Abstract

affiliation of medical identification jewellery with paramedics as the central user group. In doing so, we use Suchman’s notion of the affiliative object to reframe medical identification jewellery as a compound epistemic object with affiliations to paramedics in the province of Ontario, Canada. The paper begins by providing background including the methods used to assess the use of medical identification jewellery. There follows a section on how the findings from fieldwork were used to develop a first iteration of design recommendations. A compliancy table then appends discussion of key findings and design recommendations. Three design concepts were found to be particularly successful in focus groups of participant paramedics. These were modified and evaluated in response to the feedback obtained. One concept was ultimately rejected, while the other two underwent redesign. The two successful concepts were developed into high-fidelity prototypes. The design concepts presented here are observably original and not copies of previous designs. As affiliative objects, they aim to facilitate diagnostic work in emergency response. In doing so, they follow Lucy Suchman’s (2005: 381) injunction that “the constitution of objects is a strategic resource in the alignment of professional identities and organizational positionings.”

Keywords:

medical identification jewellery; user-centered design; objectualization; object-centered socialities, epistemic objects; affiliative objects; boundary objects.

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Jun 16th, 12:00 AM

Designing Affiliative Objects: Investigating the Affiliations of Medical Identification Jewellery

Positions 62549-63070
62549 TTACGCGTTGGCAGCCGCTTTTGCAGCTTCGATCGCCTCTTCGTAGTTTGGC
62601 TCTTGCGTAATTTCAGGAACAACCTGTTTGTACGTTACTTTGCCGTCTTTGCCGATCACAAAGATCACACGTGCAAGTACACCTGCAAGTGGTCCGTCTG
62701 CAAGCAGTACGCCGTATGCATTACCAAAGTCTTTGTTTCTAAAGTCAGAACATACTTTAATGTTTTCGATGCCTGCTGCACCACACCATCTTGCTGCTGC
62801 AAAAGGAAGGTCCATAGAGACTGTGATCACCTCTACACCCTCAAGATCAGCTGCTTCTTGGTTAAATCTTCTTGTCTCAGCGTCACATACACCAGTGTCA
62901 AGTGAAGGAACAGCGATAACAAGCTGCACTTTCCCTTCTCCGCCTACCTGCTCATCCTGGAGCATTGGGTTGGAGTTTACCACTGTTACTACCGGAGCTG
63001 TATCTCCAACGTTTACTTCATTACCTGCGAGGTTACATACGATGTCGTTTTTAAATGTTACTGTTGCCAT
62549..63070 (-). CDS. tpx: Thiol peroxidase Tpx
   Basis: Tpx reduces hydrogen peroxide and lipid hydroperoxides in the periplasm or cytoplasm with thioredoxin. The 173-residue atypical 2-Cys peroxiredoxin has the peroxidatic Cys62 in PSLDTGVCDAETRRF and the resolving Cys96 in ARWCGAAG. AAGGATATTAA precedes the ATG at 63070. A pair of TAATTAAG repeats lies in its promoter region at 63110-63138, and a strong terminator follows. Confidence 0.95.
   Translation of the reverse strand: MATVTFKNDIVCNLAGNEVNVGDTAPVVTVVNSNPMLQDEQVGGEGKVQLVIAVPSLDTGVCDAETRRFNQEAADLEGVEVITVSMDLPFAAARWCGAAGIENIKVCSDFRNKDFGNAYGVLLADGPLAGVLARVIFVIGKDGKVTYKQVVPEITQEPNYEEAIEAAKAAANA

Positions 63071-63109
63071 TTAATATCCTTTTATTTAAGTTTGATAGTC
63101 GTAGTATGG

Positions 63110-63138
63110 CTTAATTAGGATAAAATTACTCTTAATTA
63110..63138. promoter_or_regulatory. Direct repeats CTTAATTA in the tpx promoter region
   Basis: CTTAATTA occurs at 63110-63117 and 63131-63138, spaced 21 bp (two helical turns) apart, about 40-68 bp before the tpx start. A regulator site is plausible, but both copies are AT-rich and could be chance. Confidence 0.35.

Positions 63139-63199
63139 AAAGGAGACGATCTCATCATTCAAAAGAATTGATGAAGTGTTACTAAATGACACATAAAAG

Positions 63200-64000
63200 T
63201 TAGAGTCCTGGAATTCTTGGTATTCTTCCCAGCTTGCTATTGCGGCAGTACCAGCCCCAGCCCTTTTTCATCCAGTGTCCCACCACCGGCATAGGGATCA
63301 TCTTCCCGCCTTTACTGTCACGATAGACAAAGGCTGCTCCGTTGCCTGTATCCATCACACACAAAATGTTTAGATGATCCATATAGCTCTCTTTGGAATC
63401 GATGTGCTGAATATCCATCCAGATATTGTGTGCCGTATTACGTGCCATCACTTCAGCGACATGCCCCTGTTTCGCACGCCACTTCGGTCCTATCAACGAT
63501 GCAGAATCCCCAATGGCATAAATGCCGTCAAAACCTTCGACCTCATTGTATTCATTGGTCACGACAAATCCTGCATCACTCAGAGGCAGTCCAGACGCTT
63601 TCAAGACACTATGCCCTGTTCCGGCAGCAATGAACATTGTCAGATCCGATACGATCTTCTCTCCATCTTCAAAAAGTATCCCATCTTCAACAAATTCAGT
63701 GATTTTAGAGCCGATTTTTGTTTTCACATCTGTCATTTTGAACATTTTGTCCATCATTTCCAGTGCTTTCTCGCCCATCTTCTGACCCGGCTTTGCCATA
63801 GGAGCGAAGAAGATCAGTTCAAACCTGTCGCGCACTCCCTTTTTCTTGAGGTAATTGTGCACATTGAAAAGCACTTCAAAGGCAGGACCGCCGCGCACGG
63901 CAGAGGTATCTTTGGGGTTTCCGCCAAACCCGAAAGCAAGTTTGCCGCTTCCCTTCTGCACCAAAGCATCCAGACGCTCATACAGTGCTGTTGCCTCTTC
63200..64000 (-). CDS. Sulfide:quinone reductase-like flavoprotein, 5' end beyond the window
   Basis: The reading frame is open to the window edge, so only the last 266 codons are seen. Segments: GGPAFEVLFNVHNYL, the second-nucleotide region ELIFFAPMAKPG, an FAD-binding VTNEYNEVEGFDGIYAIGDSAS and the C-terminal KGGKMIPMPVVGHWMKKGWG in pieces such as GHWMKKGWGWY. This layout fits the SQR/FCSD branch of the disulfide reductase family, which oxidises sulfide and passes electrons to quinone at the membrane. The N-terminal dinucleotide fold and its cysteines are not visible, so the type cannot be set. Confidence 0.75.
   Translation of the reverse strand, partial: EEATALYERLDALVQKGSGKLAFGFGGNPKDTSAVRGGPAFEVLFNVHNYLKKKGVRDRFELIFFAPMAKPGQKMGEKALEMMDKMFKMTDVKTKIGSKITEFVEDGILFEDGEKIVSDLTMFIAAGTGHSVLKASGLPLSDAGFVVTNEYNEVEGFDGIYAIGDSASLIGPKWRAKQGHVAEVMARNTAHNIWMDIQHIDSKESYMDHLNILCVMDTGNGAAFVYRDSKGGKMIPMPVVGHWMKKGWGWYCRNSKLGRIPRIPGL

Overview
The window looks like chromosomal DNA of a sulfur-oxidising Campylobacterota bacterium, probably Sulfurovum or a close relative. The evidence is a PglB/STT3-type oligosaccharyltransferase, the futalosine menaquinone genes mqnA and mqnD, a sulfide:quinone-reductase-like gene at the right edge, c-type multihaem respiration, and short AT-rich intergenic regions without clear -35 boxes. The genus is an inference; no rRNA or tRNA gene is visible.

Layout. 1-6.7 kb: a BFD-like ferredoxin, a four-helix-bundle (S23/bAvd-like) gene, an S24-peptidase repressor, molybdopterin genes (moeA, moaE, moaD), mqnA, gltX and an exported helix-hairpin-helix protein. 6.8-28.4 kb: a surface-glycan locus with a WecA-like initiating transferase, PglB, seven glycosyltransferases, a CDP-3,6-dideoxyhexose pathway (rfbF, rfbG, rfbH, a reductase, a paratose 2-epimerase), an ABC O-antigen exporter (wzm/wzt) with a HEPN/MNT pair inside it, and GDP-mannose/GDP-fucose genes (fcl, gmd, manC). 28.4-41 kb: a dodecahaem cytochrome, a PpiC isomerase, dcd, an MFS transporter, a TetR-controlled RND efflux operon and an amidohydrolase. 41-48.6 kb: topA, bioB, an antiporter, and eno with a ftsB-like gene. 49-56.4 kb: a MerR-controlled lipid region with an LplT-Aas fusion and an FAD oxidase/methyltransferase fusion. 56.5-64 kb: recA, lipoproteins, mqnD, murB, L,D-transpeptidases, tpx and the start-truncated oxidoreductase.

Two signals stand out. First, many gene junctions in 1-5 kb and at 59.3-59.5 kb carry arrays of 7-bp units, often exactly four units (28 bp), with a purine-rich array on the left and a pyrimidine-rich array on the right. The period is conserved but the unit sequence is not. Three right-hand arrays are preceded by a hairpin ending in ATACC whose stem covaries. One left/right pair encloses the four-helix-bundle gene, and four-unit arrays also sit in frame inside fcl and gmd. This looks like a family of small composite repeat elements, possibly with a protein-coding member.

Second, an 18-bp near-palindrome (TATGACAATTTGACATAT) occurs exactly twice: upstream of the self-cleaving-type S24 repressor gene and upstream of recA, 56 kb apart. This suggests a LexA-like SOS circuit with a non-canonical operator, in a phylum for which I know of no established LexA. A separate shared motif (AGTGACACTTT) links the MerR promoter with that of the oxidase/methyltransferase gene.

affiliation of medical identification jewellery with paramedics as the central user group. In doing so, we use Suchman’s notion of the affiliative object to reframe medical identification jewellery as a compound epistemic object with affiliations to paramedics in the province of Ontario, Canada. The paper begins by providing background including the methods used to assess the use of medical identification jewellery. There follows a section on how the findings from fieldwork were used to develop a first iteration of design recommendations. A compliancy table then appends discussion of key findings and design recommendations. Three design concepts were found to be particularly successful in focus groups of participant paramedics. These were modified and evaluated in response to the feedback obtained. One concept was ultimately rejected, while the other two underwent redesign. The two successful concepts were developed into high-fidelity prototypes. The design concepts presented here are observably original and not copies of previous designs. As affiliative objects, they aim to facilitate diagnostic work in emergency response. In doing so, they follow Lucy Suchman’s (2005: 381) injunction that “the constitution of objects is a strategic resource in the alignment of professional identities and organizational positionings.”

 

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